California Woman Killed by Black Bear in State's First Documented Fatal Attack

AP Photo/Rich Pedroncelli, File

People are increasingly moving into areas occupied by large animals, and some of those same large animals are learning that hanging around near humans makes for easy living. That is bound to lead to confrontations and, in the case of bears, what wildlife managers call "undesirable human/bear interactions," which often result in the bear's death. Sometimes, though, it's the other way around.


A Sierra County, California, woman has become the Golden State's first documented fatality from a black bear attack:

Patrice Miller, 71, was found dead in her Downieville home last November, but a recently released autopsy report by California’s Department of Fish and Wildlife has verified she was killed by a bear, the Sierra County Sheriff’s department said. 

A sheriff’s deputy discovered Miller deceased in her home while conducting a welfare check after a grocery store employee reported that she had not been seen or heard from for several days, according to Sheriff Michael Fisher. 

The sheriff’s office said when they found Miller, there were clear signs a bear had been inside the house. But officials believed Miller had died of natural causes and the bear broke into the house after her death and had been feeding on her remains.

The bear was eventually trapped and euthanized, the sheriff said. 

However, a recently released autopsy revealed that Miller did not die of natural causes but had in fact been killed by the bear, the sheriff said.

As sad as this result is, it seems that Patrice Miller was ignoring some standard precautions for those who live in bear country. When bears (or any large predator) start associating humans with food, things rarely end well:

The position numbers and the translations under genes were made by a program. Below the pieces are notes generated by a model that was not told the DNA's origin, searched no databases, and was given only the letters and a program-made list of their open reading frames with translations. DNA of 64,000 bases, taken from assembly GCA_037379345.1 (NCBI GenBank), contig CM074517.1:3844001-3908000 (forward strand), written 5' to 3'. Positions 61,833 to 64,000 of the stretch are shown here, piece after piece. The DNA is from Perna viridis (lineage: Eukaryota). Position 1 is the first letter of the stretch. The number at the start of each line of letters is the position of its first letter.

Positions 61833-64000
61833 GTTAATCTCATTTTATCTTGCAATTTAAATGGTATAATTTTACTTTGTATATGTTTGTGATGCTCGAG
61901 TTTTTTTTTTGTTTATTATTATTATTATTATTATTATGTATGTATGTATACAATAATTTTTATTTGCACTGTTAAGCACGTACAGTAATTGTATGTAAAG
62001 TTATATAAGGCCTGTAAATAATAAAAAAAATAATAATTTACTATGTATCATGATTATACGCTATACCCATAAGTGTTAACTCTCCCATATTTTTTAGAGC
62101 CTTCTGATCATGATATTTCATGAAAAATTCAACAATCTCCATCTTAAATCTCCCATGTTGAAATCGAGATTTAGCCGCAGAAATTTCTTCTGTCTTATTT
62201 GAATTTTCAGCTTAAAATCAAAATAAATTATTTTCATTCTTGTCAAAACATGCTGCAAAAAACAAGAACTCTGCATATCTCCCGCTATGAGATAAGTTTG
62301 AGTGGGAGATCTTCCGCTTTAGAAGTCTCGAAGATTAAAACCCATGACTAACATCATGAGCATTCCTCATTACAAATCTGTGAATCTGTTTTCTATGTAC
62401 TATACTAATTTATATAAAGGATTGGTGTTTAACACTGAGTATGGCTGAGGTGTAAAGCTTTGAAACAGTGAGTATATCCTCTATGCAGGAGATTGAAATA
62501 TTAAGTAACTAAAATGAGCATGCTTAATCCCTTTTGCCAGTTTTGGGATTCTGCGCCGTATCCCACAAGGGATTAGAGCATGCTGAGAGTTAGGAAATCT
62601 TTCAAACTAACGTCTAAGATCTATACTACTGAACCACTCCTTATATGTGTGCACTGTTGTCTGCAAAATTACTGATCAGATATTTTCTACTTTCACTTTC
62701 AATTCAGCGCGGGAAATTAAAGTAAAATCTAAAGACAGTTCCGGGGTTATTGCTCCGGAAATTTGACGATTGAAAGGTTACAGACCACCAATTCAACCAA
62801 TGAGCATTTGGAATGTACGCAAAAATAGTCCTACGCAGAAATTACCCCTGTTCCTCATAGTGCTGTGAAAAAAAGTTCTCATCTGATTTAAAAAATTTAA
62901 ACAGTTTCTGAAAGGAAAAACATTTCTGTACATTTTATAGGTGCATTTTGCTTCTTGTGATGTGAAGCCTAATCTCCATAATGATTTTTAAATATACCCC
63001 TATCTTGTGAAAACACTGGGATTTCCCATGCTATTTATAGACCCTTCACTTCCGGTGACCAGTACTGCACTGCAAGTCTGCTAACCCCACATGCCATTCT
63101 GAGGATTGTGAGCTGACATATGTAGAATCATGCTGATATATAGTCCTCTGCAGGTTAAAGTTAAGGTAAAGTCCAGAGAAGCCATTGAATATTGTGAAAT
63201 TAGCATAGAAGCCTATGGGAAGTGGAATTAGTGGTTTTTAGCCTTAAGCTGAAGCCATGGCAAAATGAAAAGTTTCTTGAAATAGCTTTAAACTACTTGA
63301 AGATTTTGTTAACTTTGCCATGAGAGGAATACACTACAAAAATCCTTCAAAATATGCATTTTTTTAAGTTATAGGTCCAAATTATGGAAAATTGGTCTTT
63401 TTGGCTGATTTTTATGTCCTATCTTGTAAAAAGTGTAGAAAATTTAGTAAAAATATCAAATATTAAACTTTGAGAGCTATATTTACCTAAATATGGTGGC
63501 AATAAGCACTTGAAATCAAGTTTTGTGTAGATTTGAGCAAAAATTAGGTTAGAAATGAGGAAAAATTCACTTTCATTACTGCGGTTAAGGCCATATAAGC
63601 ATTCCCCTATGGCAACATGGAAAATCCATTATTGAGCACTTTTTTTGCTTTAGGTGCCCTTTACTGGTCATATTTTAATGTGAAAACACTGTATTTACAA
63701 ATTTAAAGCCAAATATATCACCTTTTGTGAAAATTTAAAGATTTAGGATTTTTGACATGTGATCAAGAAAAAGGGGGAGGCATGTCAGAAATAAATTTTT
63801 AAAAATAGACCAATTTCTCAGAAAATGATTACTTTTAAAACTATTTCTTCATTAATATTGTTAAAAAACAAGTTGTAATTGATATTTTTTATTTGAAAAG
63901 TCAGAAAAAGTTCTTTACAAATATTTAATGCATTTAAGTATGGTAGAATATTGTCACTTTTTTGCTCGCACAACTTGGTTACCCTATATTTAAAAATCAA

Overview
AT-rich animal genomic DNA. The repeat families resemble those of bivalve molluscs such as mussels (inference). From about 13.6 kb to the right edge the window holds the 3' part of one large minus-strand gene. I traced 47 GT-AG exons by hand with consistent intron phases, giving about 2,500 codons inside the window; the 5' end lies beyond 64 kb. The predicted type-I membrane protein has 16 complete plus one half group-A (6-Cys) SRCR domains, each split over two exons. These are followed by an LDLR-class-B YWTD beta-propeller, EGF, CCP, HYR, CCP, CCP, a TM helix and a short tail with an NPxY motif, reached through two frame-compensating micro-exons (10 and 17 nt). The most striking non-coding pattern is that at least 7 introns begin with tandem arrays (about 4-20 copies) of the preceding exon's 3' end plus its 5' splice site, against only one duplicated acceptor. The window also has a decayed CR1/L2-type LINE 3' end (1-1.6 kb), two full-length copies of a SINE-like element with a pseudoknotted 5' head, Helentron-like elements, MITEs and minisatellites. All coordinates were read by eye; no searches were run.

“Post investigation, we found out that she had been having some bear issues at the house. And after we concluded our coroner’s investigation and removed her remains from the house, the bear continued to break into the house over and over again over the next several days,” Fisher added.

The sheriff said further investigation revealed bears had been prowling around Miller’s house for some time because she would leave cat food on the front porch for her cats and there was garbage around the home as well. Miller’s daughter also told authorities that one particular bear would come to the house quite often and her mother had put bars on the windows to keep the bear away.

The necessity of bars, frankly, should have been a warning sign. Leaving cat food, which is odoriferous, outside is somewhat akin to placing a sign for bears saying, "Food Available Here." Bears have an uncanny sense of smell. My grandfather was fond of quoting what he claimed was an old Indian truism - "A tree falls in the woods. The eagle sees it, the deer hears it, and the bear smells it."

See Related: Massachusetts: Bear Drags Car Crash Victim's Body Into Woods 

Vacation Season Cautions: Large Animals Can Be Dangerous


Fatal black bear attacks may be new to California, but in the years 1900 to 2009, according to a 2011 study, 63 people were killed in 59 incidents by "non-captive" black bears in Canada, Alaska, and the lower 48. Fatal attacks were predominantly carried out by young male bears:

We judged that the bear involved acted as a predator in 88% (49 of 56) of fatal incidents. Adult (n = 23) or subadult (n = 10) male bears were involved in 92% (33 of 36) of fatal predatory incidents, reflecting biological and behavioral differences between male and female bears. That most fatal black bear attacks were predatory and were carried out by 1 bear shows that females with young are not the most dangerous black bears.

Not only are the young males more likely to attack, but they are also more likely to attack with predatory intent, which isn't surprising, as young male predators on their own are generally dispersing to new areas and still learning to feed themselves, often existing on the edge of starvation and willing to take on prey that more experienced animals might shy away from. This is also an important lesson for any people in bear country: while a mother black bear might try to chase you away from her cubs, if a big male attacks, he is likely trying to eat you - so fight back!


In a similar story, two Colorado children were attacked by cow elk in separate incidents in the mountain town of Estes Park, which lies outside the eastern entrance to Rocky Mountain National Park. The elk were protecting their calves in the immediate area; neither child was seriously injured. Wildlife officials used bean bag rounds to haze the elk away from the housing area where the attacks happened.

Summer's coming. Watch out for large animals and, when encountered, give them a wide berth. And if you're camping, keep your campsites clean.


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